It might not be obvious, but realize that you can never fully run away from fear. Mental fear is pervasive. As long as you let it permeate, as long as you run away instead of dealing with it, it will always be there, haunting you in everything you do. Running away only gives you an illusion of security – you may feel safe for a short moment, but only for that short moment.
For example, if you see fear in point A, you can run to point B – but the fear will catch up to you at point B in the form of other things. You can keep running and running, but eventually you are going to find yourself backed into a corner, with nowhere to escape. No matter how you run, you are just living in captivity of fear. In fact, the more you run, the more fear tries to catch up with you. When that happens, you either have to learn to deal with it, or cower in its presence eternally and become a fraction of the person you can be.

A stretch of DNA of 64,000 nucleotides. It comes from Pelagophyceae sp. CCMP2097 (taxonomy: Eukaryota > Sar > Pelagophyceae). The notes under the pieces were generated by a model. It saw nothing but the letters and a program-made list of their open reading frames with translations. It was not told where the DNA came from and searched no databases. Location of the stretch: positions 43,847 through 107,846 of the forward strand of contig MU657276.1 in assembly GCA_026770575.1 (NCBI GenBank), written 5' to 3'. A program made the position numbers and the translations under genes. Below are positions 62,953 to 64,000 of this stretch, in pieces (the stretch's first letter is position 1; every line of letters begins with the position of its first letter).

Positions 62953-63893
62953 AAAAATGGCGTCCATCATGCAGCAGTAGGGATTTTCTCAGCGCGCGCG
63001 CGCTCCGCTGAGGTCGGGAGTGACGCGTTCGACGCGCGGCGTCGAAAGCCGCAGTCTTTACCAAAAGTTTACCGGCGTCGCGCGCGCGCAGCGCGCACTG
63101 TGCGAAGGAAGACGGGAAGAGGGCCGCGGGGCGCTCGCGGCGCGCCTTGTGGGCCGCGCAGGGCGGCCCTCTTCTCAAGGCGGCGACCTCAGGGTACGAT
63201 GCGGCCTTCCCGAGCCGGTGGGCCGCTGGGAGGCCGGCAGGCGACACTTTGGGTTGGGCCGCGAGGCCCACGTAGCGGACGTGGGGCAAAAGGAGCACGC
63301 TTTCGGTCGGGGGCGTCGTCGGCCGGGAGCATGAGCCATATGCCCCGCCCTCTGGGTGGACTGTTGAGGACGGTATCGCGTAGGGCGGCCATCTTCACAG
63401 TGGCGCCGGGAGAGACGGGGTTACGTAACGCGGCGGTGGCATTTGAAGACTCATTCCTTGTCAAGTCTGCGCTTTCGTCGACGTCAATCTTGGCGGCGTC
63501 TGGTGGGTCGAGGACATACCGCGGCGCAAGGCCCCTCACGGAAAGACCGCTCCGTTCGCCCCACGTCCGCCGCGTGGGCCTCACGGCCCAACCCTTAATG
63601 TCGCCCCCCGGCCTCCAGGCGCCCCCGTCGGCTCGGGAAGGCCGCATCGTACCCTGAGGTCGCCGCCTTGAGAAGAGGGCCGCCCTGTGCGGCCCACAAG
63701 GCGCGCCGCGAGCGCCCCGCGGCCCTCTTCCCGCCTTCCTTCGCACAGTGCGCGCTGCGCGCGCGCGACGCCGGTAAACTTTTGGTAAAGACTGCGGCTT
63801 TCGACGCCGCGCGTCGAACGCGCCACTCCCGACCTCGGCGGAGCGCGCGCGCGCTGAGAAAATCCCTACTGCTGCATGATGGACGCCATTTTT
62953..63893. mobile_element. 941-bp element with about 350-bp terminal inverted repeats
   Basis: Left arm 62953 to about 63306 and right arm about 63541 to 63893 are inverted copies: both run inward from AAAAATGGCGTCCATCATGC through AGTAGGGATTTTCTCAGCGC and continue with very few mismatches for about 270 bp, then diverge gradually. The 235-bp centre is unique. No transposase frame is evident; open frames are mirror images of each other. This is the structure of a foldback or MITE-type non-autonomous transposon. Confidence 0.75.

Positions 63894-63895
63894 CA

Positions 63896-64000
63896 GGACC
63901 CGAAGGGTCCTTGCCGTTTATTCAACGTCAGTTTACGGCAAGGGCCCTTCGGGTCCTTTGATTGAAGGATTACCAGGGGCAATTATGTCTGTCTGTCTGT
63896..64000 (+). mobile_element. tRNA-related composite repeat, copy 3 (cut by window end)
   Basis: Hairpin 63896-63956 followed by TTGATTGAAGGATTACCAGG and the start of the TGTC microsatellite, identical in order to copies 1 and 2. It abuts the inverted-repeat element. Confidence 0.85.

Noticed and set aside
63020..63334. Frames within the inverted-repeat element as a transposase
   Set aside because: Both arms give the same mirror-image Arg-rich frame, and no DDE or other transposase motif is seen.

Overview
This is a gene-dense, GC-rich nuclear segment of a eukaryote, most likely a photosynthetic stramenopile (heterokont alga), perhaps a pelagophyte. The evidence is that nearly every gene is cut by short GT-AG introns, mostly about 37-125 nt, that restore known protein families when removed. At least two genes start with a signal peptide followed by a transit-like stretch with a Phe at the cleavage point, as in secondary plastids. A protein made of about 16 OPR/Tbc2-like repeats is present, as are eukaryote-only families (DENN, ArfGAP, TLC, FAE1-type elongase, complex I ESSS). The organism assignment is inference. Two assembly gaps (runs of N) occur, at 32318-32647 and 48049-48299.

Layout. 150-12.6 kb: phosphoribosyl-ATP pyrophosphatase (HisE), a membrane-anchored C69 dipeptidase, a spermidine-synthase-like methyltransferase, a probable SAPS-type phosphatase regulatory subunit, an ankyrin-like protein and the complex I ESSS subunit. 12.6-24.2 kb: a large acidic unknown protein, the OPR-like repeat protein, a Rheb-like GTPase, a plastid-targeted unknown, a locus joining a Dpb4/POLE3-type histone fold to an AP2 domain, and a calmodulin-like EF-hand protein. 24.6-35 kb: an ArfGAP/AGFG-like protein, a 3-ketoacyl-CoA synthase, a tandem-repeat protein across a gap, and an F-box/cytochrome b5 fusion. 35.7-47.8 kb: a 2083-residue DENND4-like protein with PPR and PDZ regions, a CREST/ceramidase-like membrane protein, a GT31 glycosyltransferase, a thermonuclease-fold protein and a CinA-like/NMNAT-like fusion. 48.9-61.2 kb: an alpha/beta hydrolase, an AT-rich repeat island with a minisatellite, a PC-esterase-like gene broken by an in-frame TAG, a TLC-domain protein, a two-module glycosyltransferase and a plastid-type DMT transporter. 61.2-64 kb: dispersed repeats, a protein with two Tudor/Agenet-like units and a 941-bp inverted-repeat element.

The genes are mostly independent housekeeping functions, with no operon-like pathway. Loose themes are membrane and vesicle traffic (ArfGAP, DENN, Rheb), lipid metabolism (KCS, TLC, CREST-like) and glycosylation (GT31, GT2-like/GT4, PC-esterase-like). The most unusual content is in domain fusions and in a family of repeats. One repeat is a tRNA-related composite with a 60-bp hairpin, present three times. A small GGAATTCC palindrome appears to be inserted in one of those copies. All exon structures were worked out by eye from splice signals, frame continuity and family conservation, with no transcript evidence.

Since you have to deal with fear at some point, you might as well learn to overcome fear now, rather than avoid it again and again only to deal with it eventually. It doesn’t make sense otherwise – not only are you draining yourself emotionally, you waste time and energy avoiding the fear. Time is precious – you can never get back lost time. Between the 2 options: Option A, where you run initially but need to deal with fear ultimately when you have nowhere to run, and Option B, where you deal with fear immediately at the onstart, Option B clearly comes across as a more effective approach.
3. Fear Is A Waste of Your Energy
As I mentioned in Reason #2, fear is illogical and a waste of emotional and mental energy.
Every moment you spend swirling around in fear, you are cultivating a seed that gives rise to subsequent similar thoughts. The more you do it, the more you are set back by it. Instead of calmly processing the situation and rationally identifying solutions and ways forward, you are feeding energy into something non-constructive.